As I thought about this game show, I began to wonder if the Vatican would score higher ratings if it were to sponsor a weekly broadcast entitled "Pope For a Day." In such a scenario, contestants would be invited to appear on live television, whereby they would be expected to articulate what they felt they could accomplish in a 24-hour period. In such an 'unreality' show, cardinals and bishops would not be allowed to vote, for they would obviously select the candidate who stated he or she would do nothing except protect the status quo. Therefore, those eligible to vote for a 24-hour pontiff would be priests, deacons, nuns and laity.

The more I thought about "Pope For A Day," I was reminded of another television program that is currently drawing large audiences. It is simply called, "24." It centers on a day in the life of a government agent, whereby each of 24 episodes focuses on one hour of the day. This format would work very nicely with "Pope For a Day." In brief, the winning contestant would have his or her day divided into 24 televised hours, with each hour dedicated to a particular task or decision by the new pontiff.

As I pondered further on this unlikely situation, I tried to picture myself as a winning contestant. I then had to decide how I would divide my 24-hours. While I am sure I could come up with some projects to fill my day, there are a few preliminary items that would take precedent: 1.) I would get rid of the rite, "Sunday Celebrations in the Absence of a Priest." (Why should we need such a celebration, when there is an abundance of married priests?) 2.) I would declare all prior ordinations of women as valid and reverse their excommunications, and would then ordain as many qualified women as possible in my allotted day. 3.) I would order all celibate priests who are long overdue for vacations/relaxation/medical attention to take some time off, whereby married priests would serve as substitutes. 4.) I would end mandatory celibacy for priests. 5.) I would ordain married men, in addition to women, as already mentioned. 6.) I would end the antiquated annulment process, in favor of a type of responsible marriage preparation that would not discriminate against divorced persons. 7.) I would order each diocese to provide suitable pension programs for all priests, whether they be celibate or married.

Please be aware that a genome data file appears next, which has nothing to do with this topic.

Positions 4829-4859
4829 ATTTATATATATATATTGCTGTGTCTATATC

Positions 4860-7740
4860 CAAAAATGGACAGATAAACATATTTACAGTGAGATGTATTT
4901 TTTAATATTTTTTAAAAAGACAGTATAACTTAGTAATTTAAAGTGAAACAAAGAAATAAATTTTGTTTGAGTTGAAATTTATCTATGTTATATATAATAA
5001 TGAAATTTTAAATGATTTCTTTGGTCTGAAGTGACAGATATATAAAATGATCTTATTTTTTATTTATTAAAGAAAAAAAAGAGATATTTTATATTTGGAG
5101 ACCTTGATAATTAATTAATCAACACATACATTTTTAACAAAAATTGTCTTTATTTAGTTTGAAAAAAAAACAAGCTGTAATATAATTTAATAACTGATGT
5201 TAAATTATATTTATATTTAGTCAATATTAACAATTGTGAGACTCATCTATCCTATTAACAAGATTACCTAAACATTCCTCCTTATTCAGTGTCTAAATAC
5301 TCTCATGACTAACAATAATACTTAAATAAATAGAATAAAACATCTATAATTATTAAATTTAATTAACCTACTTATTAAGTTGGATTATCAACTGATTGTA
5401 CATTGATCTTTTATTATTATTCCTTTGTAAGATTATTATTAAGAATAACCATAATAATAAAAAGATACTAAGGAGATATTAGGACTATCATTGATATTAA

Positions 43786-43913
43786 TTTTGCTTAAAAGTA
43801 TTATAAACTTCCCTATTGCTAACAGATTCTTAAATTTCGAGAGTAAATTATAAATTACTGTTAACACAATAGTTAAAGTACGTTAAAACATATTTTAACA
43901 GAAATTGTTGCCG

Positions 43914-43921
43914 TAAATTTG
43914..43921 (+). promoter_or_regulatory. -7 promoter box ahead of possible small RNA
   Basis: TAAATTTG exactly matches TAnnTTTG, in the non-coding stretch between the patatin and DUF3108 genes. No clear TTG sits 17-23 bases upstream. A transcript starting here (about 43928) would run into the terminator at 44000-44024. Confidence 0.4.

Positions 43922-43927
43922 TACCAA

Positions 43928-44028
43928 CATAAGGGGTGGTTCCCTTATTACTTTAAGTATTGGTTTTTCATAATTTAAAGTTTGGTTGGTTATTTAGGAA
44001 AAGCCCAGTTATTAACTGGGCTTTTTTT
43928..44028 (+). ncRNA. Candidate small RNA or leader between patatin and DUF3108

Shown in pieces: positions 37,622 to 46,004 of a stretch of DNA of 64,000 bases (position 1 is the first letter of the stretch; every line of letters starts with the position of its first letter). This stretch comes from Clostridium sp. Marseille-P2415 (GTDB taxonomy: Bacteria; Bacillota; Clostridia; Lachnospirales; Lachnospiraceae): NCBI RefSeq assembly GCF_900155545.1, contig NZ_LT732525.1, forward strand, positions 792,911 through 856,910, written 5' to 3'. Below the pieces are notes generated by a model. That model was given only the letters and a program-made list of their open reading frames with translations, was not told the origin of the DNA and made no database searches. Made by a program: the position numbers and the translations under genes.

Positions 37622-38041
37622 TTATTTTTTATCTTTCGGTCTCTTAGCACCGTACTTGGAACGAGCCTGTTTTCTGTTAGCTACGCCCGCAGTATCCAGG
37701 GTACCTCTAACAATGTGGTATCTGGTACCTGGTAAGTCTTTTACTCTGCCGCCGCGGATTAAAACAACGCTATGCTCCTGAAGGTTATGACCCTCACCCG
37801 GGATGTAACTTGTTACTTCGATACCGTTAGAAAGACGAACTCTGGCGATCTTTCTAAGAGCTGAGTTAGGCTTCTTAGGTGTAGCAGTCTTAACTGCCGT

I wonder how many of us have pondered over what we would do differently, if we had brief control over the Vatican. Ultimately, however, Roman Catholicism should not be about power. Instead, we should be focused on ministry. Nevertheless, we are hindered in our ministries, due to roadblocks anchored in cement by the powers-that-be. It seems that the Vatican is more interested in control and would rather allow priestless parishes than consider a more inclusive clergy as a solution. Unless our pontiff and cardinals are willing to consider the prospects of change, it is not only priestless parishes that will be of concern, but perhaps parishes without the faithful as well. Then the scenario will be: Who would like to be a Catholic for a day?